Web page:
Teaching really is a lot like goat herding. What I learned from my one humiliating experience with goats is that when you get them up to the gate, you can’t crowd them or they’ll bolt and run around you back out to the pasture. Hang back and bide your time. Be ready to move laterally to block any that get “ideas” about breaking loose from the herd. Eventually a few will walk through the gate and the rest will simply follow. But that gate has to look like the place to go.

10 responses so far

Ice Fog and Student Publishing

Jan 27 2006 Published by under borderland,education,science,technology

update 2/27/06: Edited the URL to my students’ writing project so it points to a new domain I set up for them.

It’s been challenging ’round here the last several days with temperatures in the minus 40′s and predicted to get colder for several more days. Negative temperatures are not unusual this far north, and even the minus 40′s aren’t unexpected. Minus 40 degrees, though, is a kind of a benchmark for cold weather. It’s interesting to note that -40 degrees is the same temperature on both the Fahrenheit and Celsius scales.

temperature scale

Ice Fog
There are a few interesting things about weather this cold. For starters, you need a block heater and an oil pan heater, a battery blanket, and any other kind of heater you can plug into the truck engine. One thing that happens is that your tires go out of round when the vehicle is parked for several hours. When you get the rig going, you go bump, bump, bump, bump for a while until the tires “round out.” Ice fog forms in low-lying populated areas. Cold air has a very limited capacity to hold moisture, so all of the water vapor that comes from chimneys and tail pipes turns to fog and makes navigation in the car (when you can get it running) dicey. Visibility is estimated at Zero at the moment.

In the staff room today I mentioned a little demonstration I did with my students. We took a cup of water, hot from the microwave, outside, and threw it into the minus 40 degree air. None of the teachers had tried this. They all made predictions. I made a video with my little Canon A60 from the porch of my house 2 winters ago (It isn’t foggy on cold days out in the country where I live.) If you’re curious, you can see what happens at -38 degrees below zero. I’ve never tried posting a video, and there might be a better way to do it. If anyone has suggestions, please let me know.

Schoolishness
The town doesn’t shut down. It limps a little bit, but you’d never know it. We just work harder to cover the basics, and we groan when stuff starts to break. All of the technology we depend on is operating outside its design limits. Kids at school today were asking me if it ever gets too cold for school. I told them it doesn’t. The only day I remember school has been canceled because of cold was in 1992 when the ice fog got real thick and the buses stopped running (Don’t forget, I’m old. So I know about these things). It feels good to have a warm building to look out of even when you can’t see very far through the frozen fog. But we haven’t been able to send the kids out to recess for several days. It would be OK if everyone wore ALL of their warm clothes, but it would take the whole recess period to dress and undress. Missing recess is a hardship for elementary schools. Everyone spends the whole day together, and some of us are not always charming, I’ll admit.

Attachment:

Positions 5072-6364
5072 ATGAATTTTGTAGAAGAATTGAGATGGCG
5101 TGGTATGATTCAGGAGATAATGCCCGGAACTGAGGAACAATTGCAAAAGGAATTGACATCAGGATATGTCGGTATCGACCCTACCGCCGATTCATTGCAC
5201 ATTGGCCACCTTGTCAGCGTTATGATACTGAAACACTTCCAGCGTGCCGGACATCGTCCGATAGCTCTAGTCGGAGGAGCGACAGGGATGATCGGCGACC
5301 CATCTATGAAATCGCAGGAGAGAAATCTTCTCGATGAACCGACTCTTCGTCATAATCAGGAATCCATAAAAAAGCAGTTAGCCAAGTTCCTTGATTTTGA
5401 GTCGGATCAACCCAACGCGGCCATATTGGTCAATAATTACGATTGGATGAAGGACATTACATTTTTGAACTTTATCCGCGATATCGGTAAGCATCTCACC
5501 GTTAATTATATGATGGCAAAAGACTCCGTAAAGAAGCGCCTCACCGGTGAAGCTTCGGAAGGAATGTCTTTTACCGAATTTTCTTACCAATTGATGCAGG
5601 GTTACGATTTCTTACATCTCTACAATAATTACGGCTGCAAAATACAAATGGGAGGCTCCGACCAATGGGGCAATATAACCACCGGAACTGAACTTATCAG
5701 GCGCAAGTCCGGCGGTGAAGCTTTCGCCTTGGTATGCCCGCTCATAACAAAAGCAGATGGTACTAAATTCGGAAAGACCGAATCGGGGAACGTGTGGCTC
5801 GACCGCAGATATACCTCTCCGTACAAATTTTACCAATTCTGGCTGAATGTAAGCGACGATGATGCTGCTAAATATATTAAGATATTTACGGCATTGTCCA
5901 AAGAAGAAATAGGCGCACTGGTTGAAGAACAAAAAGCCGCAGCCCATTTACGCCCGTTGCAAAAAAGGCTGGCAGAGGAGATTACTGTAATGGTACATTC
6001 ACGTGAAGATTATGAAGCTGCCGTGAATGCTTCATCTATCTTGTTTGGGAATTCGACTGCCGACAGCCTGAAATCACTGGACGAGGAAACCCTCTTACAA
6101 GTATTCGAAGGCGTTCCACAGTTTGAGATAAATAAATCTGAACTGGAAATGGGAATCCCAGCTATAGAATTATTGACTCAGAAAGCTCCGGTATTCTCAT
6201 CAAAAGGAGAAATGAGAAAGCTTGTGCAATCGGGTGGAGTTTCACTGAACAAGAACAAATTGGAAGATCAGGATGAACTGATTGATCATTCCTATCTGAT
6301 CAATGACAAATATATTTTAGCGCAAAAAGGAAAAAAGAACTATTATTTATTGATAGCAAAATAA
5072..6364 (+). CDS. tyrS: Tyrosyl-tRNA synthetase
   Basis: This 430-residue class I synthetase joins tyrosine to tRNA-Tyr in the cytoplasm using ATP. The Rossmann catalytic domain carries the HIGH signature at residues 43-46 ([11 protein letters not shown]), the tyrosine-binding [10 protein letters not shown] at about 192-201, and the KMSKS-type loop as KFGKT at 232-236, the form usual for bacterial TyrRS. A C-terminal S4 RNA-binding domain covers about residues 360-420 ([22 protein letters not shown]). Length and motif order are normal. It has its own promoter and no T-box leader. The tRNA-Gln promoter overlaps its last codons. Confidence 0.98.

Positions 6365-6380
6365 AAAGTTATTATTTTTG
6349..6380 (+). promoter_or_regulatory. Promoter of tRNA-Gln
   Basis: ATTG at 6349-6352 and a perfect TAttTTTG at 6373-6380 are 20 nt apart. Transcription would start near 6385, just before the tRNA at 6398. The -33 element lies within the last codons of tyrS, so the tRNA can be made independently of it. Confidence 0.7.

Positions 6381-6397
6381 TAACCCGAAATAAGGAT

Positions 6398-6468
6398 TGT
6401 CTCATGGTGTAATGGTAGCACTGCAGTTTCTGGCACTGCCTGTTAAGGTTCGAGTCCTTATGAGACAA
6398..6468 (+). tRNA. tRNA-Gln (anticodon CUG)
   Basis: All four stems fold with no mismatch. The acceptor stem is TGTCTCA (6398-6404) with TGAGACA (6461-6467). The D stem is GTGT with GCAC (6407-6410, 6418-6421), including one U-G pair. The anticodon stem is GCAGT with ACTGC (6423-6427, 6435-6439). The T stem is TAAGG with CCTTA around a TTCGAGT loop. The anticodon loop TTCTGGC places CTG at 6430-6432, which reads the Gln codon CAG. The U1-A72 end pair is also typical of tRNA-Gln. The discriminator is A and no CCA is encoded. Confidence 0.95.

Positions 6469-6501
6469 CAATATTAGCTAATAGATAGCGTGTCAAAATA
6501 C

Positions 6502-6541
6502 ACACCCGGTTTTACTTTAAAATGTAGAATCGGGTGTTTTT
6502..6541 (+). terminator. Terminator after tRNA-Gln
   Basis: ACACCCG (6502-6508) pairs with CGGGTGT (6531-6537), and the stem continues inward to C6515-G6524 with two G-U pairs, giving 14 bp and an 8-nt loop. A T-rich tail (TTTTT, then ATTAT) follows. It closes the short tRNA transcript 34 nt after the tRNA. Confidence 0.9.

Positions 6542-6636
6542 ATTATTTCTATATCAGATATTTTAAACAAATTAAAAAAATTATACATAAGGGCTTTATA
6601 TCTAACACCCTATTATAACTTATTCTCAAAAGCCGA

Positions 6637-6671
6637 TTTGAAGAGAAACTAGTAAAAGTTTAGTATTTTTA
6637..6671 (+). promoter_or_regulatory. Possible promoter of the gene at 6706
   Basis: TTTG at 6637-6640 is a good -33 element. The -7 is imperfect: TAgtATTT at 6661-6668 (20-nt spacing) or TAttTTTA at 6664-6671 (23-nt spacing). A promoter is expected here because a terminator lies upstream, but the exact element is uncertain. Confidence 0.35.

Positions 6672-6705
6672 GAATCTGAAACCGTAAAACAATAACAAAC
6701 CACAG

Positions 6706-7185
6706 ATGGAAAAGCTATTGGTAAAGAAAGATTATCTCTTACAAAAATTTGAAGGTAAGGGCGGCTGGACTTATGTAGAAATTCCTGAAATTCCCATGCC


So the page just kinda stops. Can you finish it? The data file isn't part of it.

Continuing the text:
We’re branching out, though. My classroom has a web presence now. My students have a web space to publish in, and we’re all excited. They haven’t all contributed yet, but some of them are really pumped, and they are busy writing at every opportunity. I wouldn’t say they’re blogging, because they aren’t reading other blogs, or expressing opinions, or doing “connected” kinds of things. They seem to be mostly interested in writing what I call kid fiction. Many of them want to use dialog, and tell stories with characters. I don’t think they’ve had a lot of experience writing for fun, and I’m letting them follow their instincts in a writers workshop structure. A few of them are leaving comments on one another’s pieces, and that is a power that I predict will become increasingly meaningful. I’ll be interested to see how their perceptions change over the rest of the year. I told them they could use “internet ID’s” for names, and they had a lot of fun choosing them. Parents signed releases for them to use their names, but I thought this might give them an added level of anonymity.

I have the attention of my school district on this because I requested district server space for the project, and they tell me they’re working on it, though I’ve waited now for several months. So I went ahead and hosted the project on the domain I use for Borderland. This “community writing project” is called Tell the Raven. I’ve used a Drupal configuration that allows me to moderate all of their writing and any comments that are posted. I plan to document the project details on the project itself, but so far I’ve only just begun to find my way around Drupal. I like the user management features because there’s a minimum of clicking around for me to see what’s going on. And I particularly like the fact that the kids can edit their own stuff, and when they do that, it gets kicked back into moderation. I’m using categories to organize their material, which will include reports, personal “blog-style” narratives, and fiction. There’s a book module that will work a little bit like a wiki, with versioning control that archives previous versions. I plan to have them post project-related material that we’ll organize into books.